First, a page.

Major Concerns with Building Codes

Contractors should have a working knowledge of a variety of building codes. In most cities and municipalities, there is a local building code. It also may be the same as the state code.
Local and state codes usually govern most of the construction activities of a contractor, in addition to the requirements of the plans and specifications. The contractors task of satisfying code regulations, however, is made more difficult because most building codes continually undergo significant changes. Consequently, contractors should be alert to such changes and have sources that provide them with information on the new regulations.
In addition, local and state building codes provide means for enforcing compliance of contractors with code requirements. Usually, such enforcement takes the form of inspections by building inspectors, affidavits by architects and engineers that construction has been performed consistent with the code, and submission of??plans, specifications, and details to building officials for their approval before construction starts.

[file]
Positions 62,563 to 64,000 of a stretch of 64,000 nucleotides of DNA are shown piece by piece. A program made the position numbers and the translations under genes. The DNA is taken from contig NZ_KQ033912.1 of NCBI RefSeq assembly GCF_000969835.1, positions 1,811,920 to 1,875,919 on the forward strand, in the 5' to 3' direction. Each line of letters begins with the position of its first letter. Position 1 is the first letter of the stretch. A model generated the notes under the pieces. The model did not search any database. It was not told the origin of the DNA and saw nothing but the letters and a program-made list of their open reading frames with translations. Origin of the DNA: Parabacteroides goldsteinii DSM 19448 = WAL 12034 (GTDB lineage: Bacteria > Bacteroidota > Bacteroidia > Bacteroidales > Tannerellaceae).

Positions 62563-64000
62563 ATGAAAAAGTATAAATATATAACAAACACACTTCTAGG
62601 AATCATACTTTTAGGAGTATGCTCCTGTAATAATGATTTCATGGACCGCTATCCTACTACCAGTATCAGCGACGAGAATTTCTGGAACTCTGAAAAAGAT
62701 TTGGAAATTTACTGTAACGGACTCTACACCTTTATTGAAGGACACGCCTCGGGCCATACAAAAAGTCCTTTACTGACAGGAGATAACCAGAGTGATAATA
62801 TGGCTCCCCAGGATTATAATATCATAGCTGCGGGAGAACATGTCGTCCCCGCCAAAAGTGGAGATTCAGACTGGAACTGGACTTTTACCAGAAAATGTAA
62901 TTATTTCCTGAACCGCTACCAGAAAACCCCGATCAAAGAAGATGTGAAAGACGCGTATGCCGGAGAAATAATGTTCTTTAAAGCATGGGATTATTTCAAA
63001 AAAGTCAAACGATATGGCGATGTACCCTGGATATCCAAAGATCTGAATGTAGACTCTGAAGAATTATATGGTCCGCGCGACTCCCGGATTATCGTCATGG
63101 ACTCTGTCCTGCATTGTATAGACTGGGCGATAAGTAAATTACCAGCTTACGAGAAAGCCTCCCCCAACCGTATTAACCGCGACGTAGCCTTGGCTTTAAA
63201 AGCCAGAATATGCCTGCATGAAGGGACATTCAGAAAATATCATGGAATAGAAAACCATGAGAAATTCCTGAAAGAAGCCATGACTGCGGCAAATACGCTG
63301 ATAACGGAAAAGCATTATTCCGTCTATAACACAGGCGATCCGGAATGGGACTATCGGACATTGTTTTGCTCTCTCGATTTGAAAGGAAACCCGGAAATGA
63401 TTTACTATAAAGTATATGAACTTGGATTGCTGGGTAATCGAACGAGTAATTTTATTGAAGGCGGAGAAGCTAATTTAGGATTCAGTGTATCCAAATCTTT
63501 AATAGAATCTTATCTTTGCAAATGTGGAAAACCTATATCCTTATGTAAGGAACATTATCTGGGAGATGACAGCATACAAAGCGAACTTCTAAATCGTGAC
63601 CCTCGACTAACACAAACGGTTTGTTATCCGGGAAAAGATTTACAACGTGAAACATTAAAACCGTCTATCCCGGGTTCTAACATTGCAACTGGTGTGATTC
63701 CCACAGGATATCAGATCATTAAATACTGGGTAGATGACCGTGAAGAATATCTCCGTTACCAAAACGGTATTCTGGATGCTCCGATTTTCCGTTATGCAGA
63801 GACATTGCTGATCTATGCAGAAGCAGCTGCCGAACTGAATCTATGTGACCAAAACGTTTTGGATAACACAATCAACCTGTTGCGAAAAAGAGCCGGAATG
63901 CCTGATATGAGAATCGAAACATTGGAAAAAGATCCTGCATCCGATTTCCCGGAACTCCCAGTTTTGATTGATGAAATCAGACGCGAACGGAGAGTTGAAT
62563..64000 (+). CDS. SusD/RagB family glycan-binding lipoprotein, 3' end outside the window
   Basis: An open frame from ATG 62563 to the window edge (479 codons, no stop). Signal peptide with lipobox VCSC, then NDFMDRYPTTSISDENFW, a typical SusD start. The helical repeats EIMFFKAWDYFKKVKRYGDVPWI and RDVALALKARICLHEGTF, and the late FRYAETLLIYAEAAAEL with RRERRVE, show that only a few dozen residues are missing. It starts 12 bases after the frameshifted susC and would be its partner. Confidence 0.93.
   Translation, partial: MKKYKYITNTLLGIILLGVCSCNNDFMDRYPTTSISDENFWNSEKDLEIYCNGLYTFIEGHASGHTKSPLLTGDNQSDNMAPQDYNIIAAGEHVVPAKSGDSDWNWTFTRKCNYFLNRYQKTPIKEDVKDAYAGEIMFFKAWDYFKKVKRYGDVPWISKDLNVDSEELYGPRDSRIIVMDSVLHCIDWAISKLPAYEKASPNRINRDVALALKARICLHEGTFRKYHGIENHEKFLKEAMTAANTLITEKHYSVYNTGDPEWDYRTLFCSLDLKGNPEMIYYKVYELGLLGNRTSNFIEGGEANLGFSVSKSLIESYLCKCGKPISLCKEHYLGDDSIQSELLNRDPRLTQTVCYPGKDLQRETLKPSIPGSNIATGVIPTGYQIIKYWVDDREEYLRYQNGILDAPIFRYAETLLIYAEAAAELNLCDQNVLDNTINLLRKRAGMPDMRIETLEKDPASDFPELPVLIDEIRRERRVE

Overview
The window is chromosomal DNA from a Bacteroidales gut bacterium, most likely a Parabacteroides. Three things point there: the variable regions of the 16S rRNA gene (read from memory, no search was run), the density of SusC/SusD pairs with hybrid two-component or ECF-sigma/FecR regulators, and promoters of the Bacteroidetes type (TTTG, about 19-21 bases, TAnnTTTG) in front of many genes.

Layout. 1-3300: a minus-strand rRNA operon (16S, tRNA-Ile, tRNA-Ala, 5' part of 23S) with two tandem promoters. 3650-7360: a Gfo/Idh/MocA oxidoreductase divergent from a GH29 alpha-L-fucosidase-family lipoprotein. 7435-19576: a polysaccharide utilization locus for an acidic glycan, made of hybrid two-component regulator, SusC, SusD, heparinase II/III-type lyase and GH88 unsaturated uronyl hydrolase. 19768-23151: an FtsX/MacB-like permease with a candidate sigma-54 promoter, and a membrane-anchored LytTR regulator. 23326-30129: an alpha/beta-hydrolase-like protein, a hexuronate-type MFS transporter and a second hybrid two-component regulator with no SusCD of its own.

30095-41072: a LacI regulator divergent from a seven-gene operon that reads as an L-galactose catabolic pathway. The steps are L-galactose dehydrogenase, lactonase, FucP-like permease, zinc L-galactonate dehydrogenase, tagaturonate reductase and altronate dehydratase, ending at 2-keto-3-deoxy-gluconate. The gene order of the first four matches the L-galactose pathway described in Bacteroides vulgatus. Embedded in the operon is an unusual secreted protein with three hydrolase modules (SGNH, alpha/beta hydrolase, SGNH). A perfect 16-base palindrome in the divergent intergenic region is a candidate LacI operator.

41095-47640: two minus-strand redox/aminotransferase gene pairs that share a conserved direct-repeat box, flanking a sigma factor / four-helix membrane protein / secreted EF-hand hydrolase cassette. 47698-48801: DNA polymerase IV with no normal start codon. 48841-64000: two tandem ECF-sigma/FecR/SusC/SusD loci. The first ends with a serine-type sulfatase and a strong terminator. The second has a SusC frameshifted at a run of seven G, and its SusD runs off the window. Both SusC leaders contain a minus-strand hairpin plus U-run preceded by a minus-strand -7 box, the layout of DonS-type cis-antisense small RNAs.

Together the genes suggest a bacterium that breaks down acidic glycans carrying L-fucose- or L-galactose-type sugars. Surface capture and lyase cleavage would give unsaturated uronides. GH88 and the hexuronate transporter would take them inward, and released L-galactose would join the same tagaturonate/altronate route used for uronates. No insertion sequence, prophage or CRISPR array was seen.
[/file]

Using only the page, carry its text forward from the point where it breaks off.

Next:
It is only after all code requirements have been complied with and all required approvals have been obtained that a contractor will receive a Certificate of Occupancy for a completed building. Before this, however, approval of the work may also have to be obtained from other local officials: Fire Department for sprinklers, fire alarms, and exit and elevator safety; Health Department for food-handling and kitchen equipment; Environmental Protection Agencies for boiler and incinerator emissions; Police Department for fire and sprinkler alarms.
See also Art. 1.10.

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